As the hype around Non-Fungible Token (NFT) art continues to grow, many are ridiculing the craze including British actor and comedian John Cleese who is now selling his own drawing of the Brooklyn Bridge as an NFT. Cleese commented on the blockchain-based NFT craze, saying “The world has gone terminally insane.”
Vanity Fair reports that the NFT crazy has only grown in recent months to the surprise of many. Now even some celebrities are joining in on the craze, some looking to profit from the trend and others simply to ridicule what they believe to be the ridiculous concept of NFTs.
One such celebrity is British actor and comedian John Cleese, famous for his work in Monty Python, Fawlty Towers, and A Fish Called Wanda amongst many others. Vanity Fair writes:
You have never heard of the artist known as the “Unnamed Artist” before, but by the end of the week (perhaps by the end of this article), he could end up being one of the most famous artists alive today. His work may end up selling for more than a Manet, a de Kooning, or a Picasso. “I have no idea what’s going on,” the Unnamed Artist told me in a phone interview hours before his first NFT was about to go live at auction. “But in this particular realm, no one has any idea what’s going on.” If, when you see the Unnamed Artist for the first time, he looks familiar to you, and even looks a little like John Cleese, the actor from Fawlty Towers, Monty Python, and A Fish Called Wanda, then you probably have no idea what’s going on, either. That’s because, on Friday, Cleese—also known, as of Friday, as the “Unnamed Artist”—is going to be selling an illustration of the Brooklyn Bridge he did on his iPad as an NFT. The “buy it now” price for this digital work is being set at $69,346,250.50.
The crazy thing is, he actually might get it.
Just a couple of weeks ago, most people had never heard of an NFT, or a “non-fungible token.” A couple of months before that, even people in the tech trenches had no idea what an NFT was. NFT employs technology similar to that behind cryptocurrencies and exists only on the blockchain. The best way to understand how NFTs differ from traditional cryptocurrencies is to put your mind in the physical world for a minute. Imagine if you and I were standing across from each other and we both had 10 one-dollar bills. If I swapped one of my dollar bills for one of your dollar bills, we’d both still have $10 in our hands. Bitcoin and other crypto work in the same way. Regardless of which Bitcoin you have, you have one Bitcoin (and whatever monetary value that is worth). NFTs, on the other hand, are all different. They are more akin to standing in front of someone with a stack of trading cards, where each card is unique. So while they all sit on the blockchain, NFTs are one of a kind, verifiable assets that are easy to trade, but can’t ever be forged or copied. But what they are actually used for is a whole different quandary, and the world seems to have gone mad trying to make, buy, and sell them.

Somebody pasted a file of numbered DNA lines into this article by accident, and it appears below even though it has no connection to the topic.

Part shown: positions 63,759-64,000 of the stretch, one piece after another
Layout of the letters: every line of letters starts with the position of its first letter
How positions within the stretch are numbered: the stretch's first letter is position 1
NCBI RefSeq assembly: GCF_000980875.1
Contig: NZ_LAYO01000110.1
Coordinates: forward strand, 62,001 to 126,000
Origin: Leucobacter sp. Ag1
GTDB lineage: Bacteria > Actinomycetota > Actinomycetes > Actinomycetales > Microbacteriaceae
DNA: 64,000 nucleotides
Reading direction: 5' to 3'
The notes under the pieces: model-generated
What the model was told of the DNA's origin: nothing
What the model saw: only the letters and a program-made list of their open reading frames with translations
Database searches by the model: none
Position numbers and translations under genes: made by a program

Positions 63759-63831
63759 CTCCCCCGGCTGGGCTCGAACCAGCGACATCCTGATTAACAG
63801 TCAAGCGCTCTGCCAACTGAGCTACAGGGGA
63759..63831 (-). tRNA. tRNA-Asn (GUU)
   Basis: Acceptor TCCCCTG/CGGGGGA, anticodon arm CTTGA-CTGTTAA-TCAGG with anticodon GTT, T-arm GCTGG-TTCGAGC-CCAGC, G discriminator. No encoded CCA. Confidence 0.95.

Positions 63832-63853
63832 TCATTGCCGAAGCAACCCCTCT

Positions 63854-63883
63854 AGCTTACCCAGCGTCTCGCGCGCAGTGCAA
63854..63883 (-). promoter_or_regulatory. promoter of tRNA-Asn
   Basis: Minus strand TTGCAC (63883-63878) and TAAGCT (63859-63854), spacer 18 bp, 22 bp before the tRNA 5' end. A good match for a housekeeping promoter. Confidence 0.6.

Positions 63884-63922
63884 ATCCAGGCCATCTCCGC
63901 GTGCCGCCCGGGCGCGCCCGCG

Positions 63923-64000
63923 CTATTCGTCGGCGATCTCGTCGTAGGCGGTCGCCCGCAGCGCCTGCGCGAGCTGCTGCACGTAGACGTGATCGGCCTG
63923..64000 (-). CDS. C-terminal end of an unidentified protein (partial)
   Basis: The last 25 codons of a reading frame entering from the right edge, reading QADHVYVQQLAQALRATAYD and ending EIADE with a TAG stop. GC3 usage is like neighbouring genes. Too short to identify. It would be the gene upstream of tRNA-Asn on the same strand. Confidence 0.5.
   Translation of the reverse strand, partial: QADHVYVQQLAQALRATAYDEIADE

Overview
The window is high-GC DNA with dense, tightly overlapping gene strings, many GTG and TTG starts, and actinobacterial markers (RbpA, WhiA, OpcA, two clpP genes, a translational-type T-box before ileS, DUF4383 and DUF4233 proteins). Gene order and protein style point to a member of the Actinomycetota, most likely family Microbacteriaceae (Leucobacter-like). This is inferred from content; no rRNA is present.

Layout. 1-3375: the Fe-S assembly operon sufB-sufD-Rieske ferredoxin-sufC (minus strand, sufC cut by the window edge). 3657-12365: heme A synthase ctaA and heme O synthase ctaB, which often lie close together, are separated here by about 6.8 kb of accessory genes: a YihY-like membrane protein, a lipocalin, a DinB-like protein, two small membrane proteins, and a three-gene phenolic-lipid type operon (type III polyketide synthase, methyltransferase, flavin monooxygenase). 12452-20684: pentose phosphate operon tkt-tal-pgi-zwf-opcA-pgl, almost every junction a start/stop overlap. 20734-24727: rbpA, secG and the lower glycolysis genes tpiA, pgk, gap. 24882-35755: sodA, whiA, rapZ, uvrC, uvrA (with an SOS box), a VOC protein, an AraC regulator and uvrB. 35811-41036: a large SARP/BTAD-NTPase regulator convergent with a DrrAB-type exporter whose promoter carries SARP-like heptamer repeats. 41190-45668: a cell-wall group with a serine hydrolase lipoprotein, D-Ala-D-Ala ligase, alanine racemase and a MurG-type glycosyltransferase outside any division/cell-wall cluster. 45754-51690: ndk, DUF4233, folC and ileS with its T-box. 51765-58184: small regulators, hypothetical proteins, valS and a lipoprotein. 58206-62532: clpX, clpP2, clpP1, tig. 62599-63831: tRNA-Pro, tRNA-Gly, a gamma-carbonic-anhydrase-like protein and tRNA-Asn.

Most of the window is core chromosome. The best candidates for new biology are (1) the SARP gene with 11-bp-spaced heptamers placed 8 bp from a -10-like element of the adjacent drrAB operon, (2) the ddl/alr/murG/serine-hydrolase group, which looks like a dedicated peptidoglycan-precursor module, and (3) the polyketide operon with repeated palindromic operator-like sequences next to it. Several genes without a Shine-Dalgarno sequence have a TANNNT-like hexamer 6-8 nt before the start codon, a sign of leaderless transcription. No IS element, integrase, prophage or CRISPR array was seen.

Breitbart News recently reported that a Brooklyn-based film director named Alex Ramírez-Mallis is both mocking and attempting to profit from the recent cryptocurrency craze for NFTs by selling a year’s worth of fart audio clips recorded in quarantine.
Ramírez-Mallis told the New York Post: “If people are selling digital art and GIFs, why not sell farts?” His NFT, titled “One Calendar Year of Recorded Farts,” began development in March 2020 when he and his four friends began sharing recordings of their farts to a group chat on WhatsApp.
Ramírez-Mallis discussed the concept of NFTs referencing screenshots of screenshots and the concept of colors which are currently being sold, stating: “The NFT craze is absurd — this idea of putting a value on something inherently intangible. These NFTs aren’t even farts, they’re just digital alphanumeric strings that represent ownership.”
“I’m hoping these NFT farts can at once critique [the absurdity], make people laugh and make me rich,” he said. He did note that there is a historical precedent for the concept of NFTs, stating: “In many ways, this is a bubble, but it’s also been around forever. Buying and selling art purely as a commodity to store value in has been around for centuries, and NFTs are just a digital way of representing that transactional nature of art.”
Read more about John Cleese’s foray into NFTs at Vanity Fair here.
Lucas Nolan is a reporter for Breitbart News covering issues of free speech and online censorship. Follow him on Twitter @LucasNolan or contact via secure email at the address firstname.lastname@example.org
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